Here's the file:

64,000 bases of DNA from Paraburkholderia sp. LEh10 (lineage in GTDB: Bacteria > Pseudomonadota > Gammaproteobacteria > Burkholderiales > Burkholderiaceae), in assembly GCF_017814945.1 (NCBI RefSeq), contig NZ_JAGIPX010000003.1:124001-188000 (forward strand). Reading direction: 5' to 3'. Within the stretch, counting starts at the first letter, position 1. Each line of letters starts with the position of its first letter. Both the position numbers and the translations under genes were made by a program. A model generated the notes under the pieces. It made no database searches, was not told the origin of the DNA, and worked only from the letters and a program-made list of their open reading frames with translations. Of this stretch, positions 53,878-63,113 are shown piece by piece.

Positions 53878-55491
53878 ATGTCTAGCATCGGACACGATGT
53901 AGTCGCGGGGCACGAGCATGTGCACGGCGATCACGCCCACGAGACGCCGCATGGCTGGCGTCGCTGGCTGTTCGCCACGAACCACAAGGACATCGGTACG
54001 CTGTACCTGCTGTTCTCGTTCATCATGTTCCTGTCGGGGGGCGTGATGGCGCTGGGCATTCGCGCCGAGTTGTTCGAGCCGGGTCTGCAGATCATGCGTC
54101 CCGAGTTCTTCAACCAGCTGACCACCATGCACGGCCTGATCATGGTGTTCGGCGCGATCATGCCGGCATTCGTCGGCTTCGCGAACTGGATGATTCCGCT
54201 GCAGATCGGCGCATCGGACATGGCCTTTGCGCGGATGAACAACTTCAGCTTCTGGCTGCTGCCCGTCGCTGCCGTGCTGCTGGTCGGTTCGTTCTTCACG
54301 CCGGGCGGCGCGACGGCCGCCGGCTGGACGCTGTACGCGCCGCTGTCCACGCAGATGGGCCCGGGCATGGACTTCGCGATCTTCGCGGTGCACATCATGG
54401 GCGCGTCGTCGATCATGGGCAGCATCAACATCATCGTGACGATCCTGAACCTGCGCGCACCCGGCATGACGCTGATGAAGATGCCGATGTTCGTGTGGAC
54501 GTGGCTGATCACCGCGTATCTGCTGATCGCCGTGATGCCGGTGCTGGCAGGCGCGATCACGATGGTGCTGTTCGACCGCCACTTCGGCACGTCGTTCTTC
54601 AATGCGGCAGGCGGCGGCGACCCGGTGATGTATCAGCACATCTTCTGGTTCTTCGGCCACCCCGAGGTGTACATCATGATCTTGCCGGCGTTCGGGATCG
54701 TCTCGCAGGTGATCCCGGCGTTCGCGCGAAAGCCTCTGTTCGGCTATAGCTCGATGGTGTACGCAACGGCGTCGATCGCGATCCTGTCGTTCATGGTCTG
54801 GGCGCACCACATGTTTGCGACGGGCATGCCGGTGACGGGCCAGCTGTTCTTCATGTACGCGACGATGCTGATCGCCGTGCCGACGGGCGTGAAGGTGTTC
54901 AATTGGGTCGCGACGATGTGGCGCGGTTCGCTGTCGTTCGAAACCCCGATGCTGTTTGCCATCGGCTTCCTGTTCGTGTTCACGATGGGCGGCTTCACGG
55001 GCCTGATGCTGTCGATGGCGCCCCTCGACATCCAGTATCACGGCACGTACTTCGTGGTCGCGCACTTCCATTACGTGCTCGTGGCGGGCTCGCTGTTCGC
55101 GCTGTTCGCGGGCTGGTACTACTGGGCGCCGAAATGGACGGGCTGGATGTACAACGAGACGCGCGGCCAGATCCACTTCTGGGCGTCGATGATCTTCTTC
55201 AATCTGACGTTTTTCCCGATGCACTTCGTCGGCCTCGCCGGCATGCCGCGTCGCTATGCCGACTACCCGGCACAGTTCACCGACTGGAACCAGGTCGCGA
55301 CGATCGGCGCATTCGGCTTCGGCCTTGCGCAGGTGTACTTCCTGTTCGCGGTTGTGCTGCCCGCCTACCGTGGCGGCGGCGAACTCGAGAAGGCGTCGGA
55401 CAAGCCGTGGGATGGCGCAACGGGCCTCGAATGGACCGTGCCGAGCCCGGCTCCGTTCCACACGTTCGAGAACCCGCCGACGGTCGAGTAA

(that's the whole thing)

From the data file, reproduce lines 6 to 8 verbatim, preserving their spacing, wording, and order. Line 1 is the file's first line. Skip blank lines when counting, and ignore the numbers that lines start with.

54101 CCGAGTTCTTCAACCAGCTGACCACCATGCACGGCCTGATCATGGTGTTCGGCGCGATCATGCCGGCATTCGTCGGCTTCGCGAACTGGATGATTCCGCT
54201 GCAGATCGGCGCATCGGACATGGCCTTTGCGCGGATGAACAACTTCAGCTTCTGGCTGCTGCCCGTCGCTGCCGTGCTGCTGGTCGGTTCGTTCTTCACG
54301 CCGGGCGGCGCGACGGCCGCCGGCTGGACGCTGTACGCGCCGCTGTCCACGCAGATGGGCCCGGGCATGGACTTCGCGATCTTCGCGGTGCACATCATGG